El Parisol, Turquoise Trail

Wednesday, June 18, 2014

We started our day at El Parisol restaurant with their breakfast burrito. The restaurant is less than two miles from our RV park and is located almost at the start of the Turquoise Trail.

The Turquoise Trail National Scenic Byway has beautiful scenery, unique small towns (offering shops, galleries, museums and restaurants.) New Mexico State Road 14 (NM 14) is a 54-mile-long state road located in northern New Mexico. The highway comprises most of the Turquoise Trail, a National Scenic Byway which also includes NM 536 (Sandia Crest Scenic Byway).

More history…

The Turquoise Trail encompasses 15,000 square miles and is located in the heart of central New Mexico. The Scenic Byway links Albuquerque and Santa Fe. The name comes from the blue-green turquoise first mined by the early Pueblo people, an agrarian based society dwelling along the Rio Grande as early as 900 A.D. The Spanish arrived here as early as the 1500s. Francisco Vazquez de Coronado was the first of many explorers in New Mexico. Missionaries, Spanish settlers, and Anglo-Americans all followed and joined the native American Indians already here.

The Trail begins to the South in Tijeras and the Cibola National Forest, then heads north through Cedar Crest, Sandia Park, Edgewood, Golden, Madrid, and Cerrillos, before ending in the San Marcos/Lone Butte Area. In spite of the recent growth to the area, The Turquoise Trail remains historically quaint and Old West.

We started at the north end of the Scenic Byway in Santa Fe. We came across the Turquoise Trail Sculpture Garden and stopped to see the pieces of metal sculpture. There was a nice walking path by the sculptures, including several that looked like origami but they were made from cast stainless steel and brass. The prices for these pieces of art ranged from $15,000 to $150,000… waay out of my price range!

The first town we encountered was Cerrillos. Cerrillos is the site of one of the oldest mines in the United States. Turquoise was being mined at Mount Chalchihuitl by Native Americans as early as 1000 A.D. Spanish explorers knew of minerals in the area in the late 1500s. Cerrillos means “little hills,” and these little hills contained gold, silver, coal, and zinc, in addition to turquoise and lead. On March 8, 1880, the railroad came to town and that day became known as Founders’ Day. The 1880s were the peak of Cerrillos mining activity. The mines were played out by 1900, and that signaled the start of the decline of Cerrillos. Today, most of the shops and restaurants on Main Street in Cerrillos are closed. The town had the feel of a ghost town although there were still some historic homes that were occupied.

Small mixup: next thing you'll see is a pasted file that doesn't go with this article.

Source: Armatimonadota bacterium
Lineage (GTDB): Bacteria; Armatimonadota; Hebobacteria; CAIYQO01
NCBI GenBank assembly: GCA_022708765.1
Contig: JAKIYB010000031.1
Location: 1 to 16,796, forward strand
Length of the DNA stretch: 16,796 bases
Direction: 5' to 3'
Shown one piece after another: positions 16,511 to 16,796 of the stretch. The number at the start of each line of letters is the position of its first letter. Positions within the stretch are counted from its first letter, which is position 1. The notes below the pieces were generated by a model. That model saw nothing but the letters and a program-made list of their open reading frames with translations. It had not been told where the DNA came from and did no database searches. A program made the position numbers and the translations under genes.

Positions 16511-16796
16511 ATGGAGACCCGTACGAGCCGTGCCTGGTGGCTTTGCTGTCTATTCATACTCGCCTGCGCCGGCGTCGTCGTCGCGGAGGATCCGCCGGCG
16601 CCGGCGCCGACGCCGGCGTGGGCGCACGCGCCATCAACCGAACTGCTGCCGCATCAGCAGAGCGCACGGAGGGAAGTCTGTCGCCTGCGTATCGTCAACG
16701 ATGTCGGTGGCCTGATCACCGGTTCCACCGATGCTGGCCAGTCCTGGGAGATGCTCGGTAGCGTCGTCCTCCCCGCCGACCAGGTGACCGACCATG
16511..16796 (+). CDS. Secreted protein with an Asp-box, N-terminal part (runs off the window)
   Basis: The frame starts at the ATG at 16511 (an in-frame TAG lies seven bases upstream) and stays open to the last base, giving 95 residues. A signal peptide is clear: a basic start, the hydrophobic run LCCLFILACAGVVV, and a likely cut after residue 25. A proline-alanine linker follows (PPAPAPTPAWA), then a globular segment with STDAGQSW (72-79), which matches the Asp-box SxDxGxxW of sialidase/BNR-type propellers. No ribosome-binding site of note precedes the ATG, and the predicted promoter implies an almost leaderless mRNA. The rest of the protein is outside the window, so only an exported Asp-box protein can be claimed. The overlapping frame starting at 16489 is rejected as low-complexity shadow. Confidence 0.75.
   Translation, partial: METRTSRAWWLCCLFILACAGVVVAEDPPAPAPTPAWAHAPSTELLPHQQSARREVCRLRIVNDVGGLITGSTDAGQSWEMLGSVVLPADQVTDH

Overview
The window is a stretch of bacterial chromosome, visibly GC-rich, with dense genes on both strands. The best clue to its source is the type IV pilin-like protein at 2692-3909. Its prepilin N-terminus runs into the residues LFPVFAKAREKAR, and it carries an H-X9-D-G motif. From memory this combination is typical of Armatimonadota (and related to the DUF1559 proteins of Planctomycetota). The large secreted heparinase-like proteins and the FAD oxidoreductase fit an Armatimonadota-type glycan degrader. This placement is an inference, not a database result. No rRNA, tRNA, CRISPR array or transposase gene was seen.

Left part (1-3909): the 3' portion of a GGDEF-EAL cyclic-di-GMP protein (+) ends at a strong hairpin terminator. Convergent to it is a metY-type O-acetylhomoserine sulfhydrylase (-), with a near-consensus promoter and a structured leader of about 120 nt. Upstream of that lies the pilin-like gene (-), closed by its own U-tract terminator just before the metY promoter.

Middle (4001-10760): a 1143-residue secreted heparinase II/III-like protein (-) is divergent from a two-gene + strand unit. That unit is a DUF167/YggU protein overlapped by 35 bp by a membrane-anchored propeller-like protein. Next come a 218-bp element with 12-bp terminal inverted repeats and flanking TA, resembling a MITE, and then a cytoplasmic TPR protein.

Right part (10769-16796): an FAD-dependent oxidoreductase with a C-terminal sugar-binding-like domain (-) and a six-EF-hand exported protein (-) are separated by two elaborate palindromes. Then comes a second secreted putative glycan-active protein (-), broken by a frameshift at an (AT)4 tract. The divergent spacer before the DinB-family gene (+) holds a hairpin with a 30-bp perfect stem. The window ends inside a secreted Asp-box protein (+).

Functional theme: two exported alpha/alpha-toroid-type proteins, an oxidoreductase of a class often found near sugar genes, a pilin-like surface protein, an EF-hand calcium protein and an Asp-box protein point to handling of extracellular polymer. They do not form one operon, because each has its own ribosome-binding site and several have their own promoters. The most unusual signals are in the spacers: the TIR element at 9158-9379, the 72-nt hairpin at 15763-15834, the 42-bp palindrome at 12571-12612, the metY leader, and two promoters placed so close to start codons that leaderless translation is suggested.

Many of the historic buildings on Main Street had yellow history plaques on each one, with the history of each building.

I kept hoping this white car would move, but….

The next town we drove through was Madrid and I regret that we whizzed on through without stopping. Madrid is a thriving town. There were definitely some interesting shops, restaurants and a coffee house I might have enjoyed. Madrid also has an interesting history. From the 1830’s through the 1850s, wildcatters established coal mining camps in this area. The town was established in 1869. In 1919, Oscar Huber was made the superintendent of mines at the Albuquerque and Cerrillos Coal Company. Huber wanted Madrid to be different and he had frame homes brought in on the train from a coal town in Kansas. Madrid became a “company town.” At it’s peak, Madrid was inhabited by 2,500 to 3,000 people of many different ethnic backgrounds. Madrid had electricity early and was very technologically advanced for a town in the Southwest. After World War II, and the decline of coal as a heat source, Huber closed the mines in 1954. Miners left town abruptly leaving dishes and furniture in their homes. Huber sold everything he could and listed the whole town in the Wall Street Journal for sale for $250,000. He got no takers. Today, Madrid’s economy is based on tourism and the buildings have been renovated to house galleries and shops.

Further along the Scenic Byway, we stopped at the Henderson Store.

It was a general mercantile store in the early 1900s but now they sell Native American jewelry and art, among the many other items on the shelves.

We next headed to Sandia Crest. We started at 7082 ft elevation, and traveled to 10,400 ft on top. The landscape and plants changed quite a bit over the 3,000 elevation gain… We saw lots of wildflowers, and a spruce/fir forest at the top. The view from up top was terrific… I don’t know how far we could see, but it was a long ways. We had burgers at the snack bar, checked out the gift shop, and continued on our way.

Our day ended in Albuquerque at Camping World, looking for a few needed RV parts. We hurried home on the interstate rather than the back roads…

About Holly Ritger

I am retired, enjoying being a grandmother, traveling to National Parks and other interesting places in our RV with my husband of 43 years, and visiting with friends and family. Hobbies: photography, learning about wildflowers and birds, and trees, and reading from my kindle.
This entry was posted in Historical Buildings, History, Museums, Nature Trails, New Mexico, Scenic Byway, Wildflowers and tagged , , , , , , , , , . Bookmark the permalink.

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